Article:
By GABY WEAVER
As I lift my head from the crook of your neck, the soft lines of your face, the crumpled blanket, and the brick wall snap into focus. And there’s nothing I can do to stop myself from breaking into a smile, planting a kiss on your forehead, and whispering, “I love you, I love you, I love you.” You laugh, squeeze me tighter, and I melt back into the blankets, back into you.
Light banter characterizes our first conversation. I argue that we should spend the rest of our lives in this twin-size bed while you remind me of the pastries and live music that await us at the farmer’s market.
You always have the upper hand. While you’re alert from the moment you wake, tiredness wells under my eyes and seeps into my voice. So, of course, you sway me in the end (because I never would have given in otherwise…).
After a couple of “c’mon, c’mon”s, I toss the blanket aside and walk to my dresser. Pulling on sweaters, we step outside into the breeze. It takes me a moment to acclimate—the crisp air snaps me out of my lethargic state. I wrap my fingers around yours and quicken the pace.
We’ve stepped out of the campus bubble, immersing ourselves in the heart of the New England town. A circle of tents displaying soaps, baked goods, earrings, and other treats fill the lawn. I smile at Amy, the florist at Many Graces, where I bought you chrysanthemums a couple weeks ago. The sweet smell of cider draws my attention to the Park Hill Orchard stand. Your eyes are glued to the different apple varieties, meticulously inspecting each one. Honeycrisps, Empires, Baldwins, Galas. You drop my hand to feel for an apple, and I pop a sample slice in my mouth, awaiting your decision. With an Empire in one hand and Honeycrisp in the other, you turn to ask, “Which looks best?”
“What about getting both?” I suggest. Your eyes light up at the idea. What a luxury to get two farmer’s market apples! I can’t imagine spending my $2.61 on anything else.
We take turns eating the Empire first, and the pause between bites allows its honey-sweet flavor to linger on my tongue. Nearing its end, I pop the core into my mouth. You try to persuade me of the imminent threat of arsenic poisoning, so I defiantly pull out my phone to search for counterarguments.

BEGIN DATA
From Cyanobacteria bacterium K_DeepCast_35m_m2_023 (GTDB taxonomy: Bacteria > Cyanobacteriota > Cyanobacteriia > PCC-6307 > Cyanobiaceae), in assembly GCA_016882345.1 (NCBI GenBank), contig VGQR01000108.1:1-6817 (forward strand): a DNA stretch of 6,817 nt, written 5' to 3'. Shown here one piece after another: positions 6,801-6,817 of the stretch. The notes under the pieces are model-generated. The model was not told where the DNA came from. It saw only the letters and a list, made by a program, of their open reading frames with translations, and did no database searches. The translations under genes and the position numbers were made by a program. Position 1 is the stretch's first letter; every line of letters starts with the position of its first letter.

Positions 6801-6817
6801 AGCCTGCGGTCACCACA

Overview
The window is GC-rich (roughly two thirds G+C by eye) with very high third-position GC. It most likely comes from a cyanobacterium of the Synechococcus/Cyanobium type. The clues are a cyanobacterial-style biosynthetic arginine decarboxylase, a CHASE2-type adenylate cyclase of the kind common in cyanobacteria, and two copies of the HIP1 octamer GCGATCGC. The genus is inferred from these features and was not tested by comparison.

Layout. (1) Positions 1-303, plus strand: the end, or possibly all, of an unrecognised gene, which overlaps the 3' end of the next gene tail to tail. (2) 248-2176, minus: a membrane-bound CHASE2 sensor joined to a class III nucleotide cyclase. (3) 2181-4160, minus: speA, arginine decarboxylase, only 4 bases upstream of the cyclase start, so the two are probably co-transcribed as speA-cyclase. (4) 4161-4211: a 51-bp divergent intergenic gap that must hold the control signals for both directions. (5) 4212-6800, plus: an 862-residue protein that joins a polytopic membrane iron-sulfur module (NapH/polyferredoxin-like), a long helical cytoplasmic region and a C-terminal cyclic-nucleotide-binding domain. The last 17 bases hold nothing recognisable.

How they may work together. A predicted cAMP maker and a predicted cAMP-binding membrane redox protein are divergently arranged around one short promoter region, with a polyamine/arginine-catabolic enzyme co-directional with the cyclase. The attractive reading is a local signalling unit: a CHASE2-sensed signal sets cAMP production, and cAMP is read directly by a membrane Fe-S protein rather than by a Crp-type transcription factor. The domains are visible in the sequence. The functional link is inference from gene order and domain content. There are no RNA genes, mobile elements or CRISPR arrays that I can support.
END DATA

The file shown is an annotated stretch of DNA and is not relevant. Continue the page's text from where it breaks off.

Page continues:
“For one, it’s cyanide poisoning, NOT arsenic,” I read, to which you respond with an eye roll.
“Because that’s so much better,” you remark sarcastically.
I continue, “According to Britannica, adults are only at risk of poisoning after consuming anywhere from 150 to several thousand apple seeds.” I’m met with another eye roll, and you tell me I’m ridiculous. I just smile. I’m convinced I’m right this time around.
With our first apple (and core, in my case) filling our stomachs, we continue onto the bakery stand. Choosing between croissants, muffins, scones, and unidentifiable treats requires much contemplation. We decide on one sweet and one savory. Knowing your love for blueberries, the turnover is quickly selected, followed by a spinach and feta pastry.
We have one last stop: the perfect location for pastry consumption and front-row seats to the local guitarist—a picnic bench in the center of the green. There’s always an old man singing folk songs. Some Simon and Garfunkel, Leonard Cohen. The kind of songs that make you feel like you’re watching a slice-of-life film. The children with sticky paint-covered hands under the Mead Art Museum tent and an old couple with their newly purchased parsnips are the main characters. You and I are just passersby.
At the end of Fleetwood Mac’s “Landslide,” I am shaken from my daydreams. My hands delve into the pockets of my jeans, and I’m disappointed to find I have no cash for his tip jar. You silently press a five into my hand, and I approach just as “Bridge over Troubled Water” begins. When tears are in your eyes, I will dry them—a thank you interrupts the opening lines—I’m on your side, oh. And the song resumes, our fleeting interaction lost in the lyrics.
I return to sit beside you, running my fingertips along yours. “Should we get going?” you ask. I knew the question was coming, but I still can’t shake my mild disappointment and anxiety that ensue. Returning means facing the 324 pages of reading I’ve fallen behind on, my book review, my problem sets…
As we leave the green, we break out the Honeycrisp apple, sharing it until we reach Spring Street. The remaining half is all yours. We part ways at the corner, you heading for Marsh Library and me walking toward Lipton. With Simon and Garfunkel lyrics cycling through my head, I make a mental note to wake up early Saturday mornings. Because as much as I love lounging in bed, nothing beats the farmer’s market with you.